If you are hating your Monday morning, do yourself and favor and looks through these gifs- they will make your day! Not only will they make you laugh, but you will also relate to them. I’m sure you are slapping your face away on your way to work this morning. Wake up, sleepy !
These ironic, hilarious, and surreal animated portraits are part of commercial photographer Romain Laurent‘s photography challenge. Laurent’s desire to break the routine (of working on commercial photography) ended up on a quest to create silly-looking looped animated portrait each week since last September. He says the bizarre and often laugh-out-loud experiments are a low-pressure way to experiment and be creative without expectations.
“As far as the intention of the series, it’s a way for me to explore a hybrid medium, experiment and being spontaneous while still sticking to a short weekly deadline. There isn’t a common concept between each loop, I just ‘go with the flow’ and see what comes to my mind each week.”
You can keep up with Laurent’s weekly animated portraits on his Tumblr. (via Colossal)
Jennifer Ziliotto is a Los Angeles based photographer (and happens to be a good friend and bandmate of mine!) One of my favorite shots is the David Lynch-ian inspired portrait, above, of Zachary James. I love its flickering, dramatic spot- lighting, its textural qualities; the soft focus, played against the cool, hard steel of the sword, the interplay of velvet on velvet, and its stunning jewel-tone palette – a beauty! Could almost be an out take of a surreal performance from Mulholland Drive or an unexpected hallway in Twin Peak’s black lodge. If her stunning, surreal photography that fuses psychedelia with glamour isn’t enough, she’s also an amazing make-up artist, having worked with the likes of Kat von D and Full Metal Jackie of Indie 103.1 fame.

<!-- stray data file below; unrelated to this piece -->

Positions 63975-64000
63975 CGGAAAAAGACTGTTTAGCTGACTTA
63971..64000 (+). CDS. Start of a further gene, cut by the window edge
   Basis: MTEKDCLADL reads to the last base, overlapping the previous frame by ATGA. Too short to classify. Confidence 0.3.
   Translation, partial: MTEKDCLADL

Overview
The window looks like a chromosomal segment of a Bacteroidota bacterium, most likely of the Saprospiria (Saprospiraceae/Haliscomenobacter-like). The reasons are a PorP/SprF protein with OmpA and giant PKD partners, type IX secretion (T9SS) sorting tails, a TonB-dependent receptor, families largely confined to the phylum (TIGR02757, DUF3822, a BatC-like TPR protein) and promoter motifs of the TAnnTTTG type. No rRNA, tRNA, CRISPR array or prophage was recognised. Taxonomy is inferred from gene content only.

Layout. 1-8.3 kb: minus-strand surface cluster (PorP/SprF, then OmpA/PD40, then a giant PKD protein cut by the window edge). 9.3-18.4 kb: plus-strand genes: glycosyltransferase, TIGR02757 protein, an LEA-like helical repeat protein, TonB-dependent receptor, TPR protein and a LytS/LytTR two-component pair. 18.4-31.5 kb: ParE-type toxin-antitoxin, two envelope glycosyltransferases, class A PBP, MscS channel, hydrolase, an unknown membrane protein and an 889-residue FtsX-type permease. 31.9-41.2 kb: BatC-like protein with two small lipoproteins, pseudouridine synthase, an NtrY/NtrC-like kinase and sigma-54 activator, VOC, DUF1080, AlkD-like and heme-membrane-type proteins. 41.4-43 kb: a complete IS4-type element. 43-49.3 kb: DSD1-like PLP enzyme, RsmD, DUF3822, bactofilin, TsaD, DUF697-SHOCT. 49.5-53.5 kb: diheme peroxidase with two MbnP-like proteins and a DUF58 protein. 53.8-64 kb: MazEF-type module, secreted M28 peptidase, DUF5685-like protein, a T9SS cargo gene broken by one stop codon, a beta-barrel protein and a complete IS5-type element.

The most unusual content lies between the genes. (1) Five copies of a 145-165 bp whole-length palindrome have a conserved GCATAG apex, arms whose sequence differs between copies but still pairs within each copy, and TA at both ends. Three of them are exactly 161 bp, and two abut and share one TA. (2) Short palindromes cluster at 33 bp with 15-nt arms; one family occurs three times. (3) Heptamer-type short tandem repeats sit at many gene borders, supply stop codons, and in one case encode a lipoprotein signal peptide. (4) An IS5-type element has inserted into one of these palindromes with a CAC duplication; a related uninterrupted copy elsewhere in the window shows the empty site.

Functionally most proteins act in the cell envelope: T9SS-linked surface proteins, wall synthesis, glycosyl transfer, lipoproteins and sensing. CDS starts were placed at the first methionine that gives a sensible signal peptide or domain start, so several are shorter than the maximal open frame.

As many of you know Beautiful/Decay was started in 1996 as a black and white zine. We may have gone full color and grown in distribution but at the core we’re still a DIY operation that holds true to all of our original zine roots. That’s why I was so excited to hear that a group of talented LA creatives had put together the LA Zine Fest taking place this Sunday (2/19/2012). Dozens of past B/D featured artists are taking part and they have some great panels (including our pal Katie from Synchronicity Space and Henry Rollins) lined up for you to enjoy. I just wish I had known about it sooner so we could have taken part in some way. Perhaps next year!
I’ll be heading down to check out all the DIY goodness and I hope you will too. Watch a promo video for the fest after the jump!
Magnus Pettersson… is a name I would want if I were a guy. He is also an editorial photographer working from Berlin. While I do enjoy his portraits, it’s his personal portfolio that I am very interested in. This is because the people in his work appear transient within their environment – they just dissolve into the atmosphere.
Peter Saul’s perfectly grotesque; strangely cartoonish paintings are filled with political and anti-political content. Having been born in the 1930’s, he has lived through an immeasurable amount of political turmoil. His highly illustrative paintings come bursting with endless social commentary, with more than just a bit of humor. Associated with the Chicago Imagists and the west coast Funk Artists, Saul’s style contains heavy influences from pop culture and surrealism. His distinctive style is harshly cartoonish due to the brilliant colors and flattened space. The characters in his paintings have bizarre, exaggerated features such as big, bulging eyes that pop out of the person’s skull, and tentacle-like appendages that bend and stretch clear across the composition. Although this may remind you at first of the cartoons you watched as a kid, examine the paintings longer and you will see enormous nude body parts and plenty of oozing bodily fluids. These hilarious and misshapen characteristics further express his thoughts on these characters; some real, some fiction.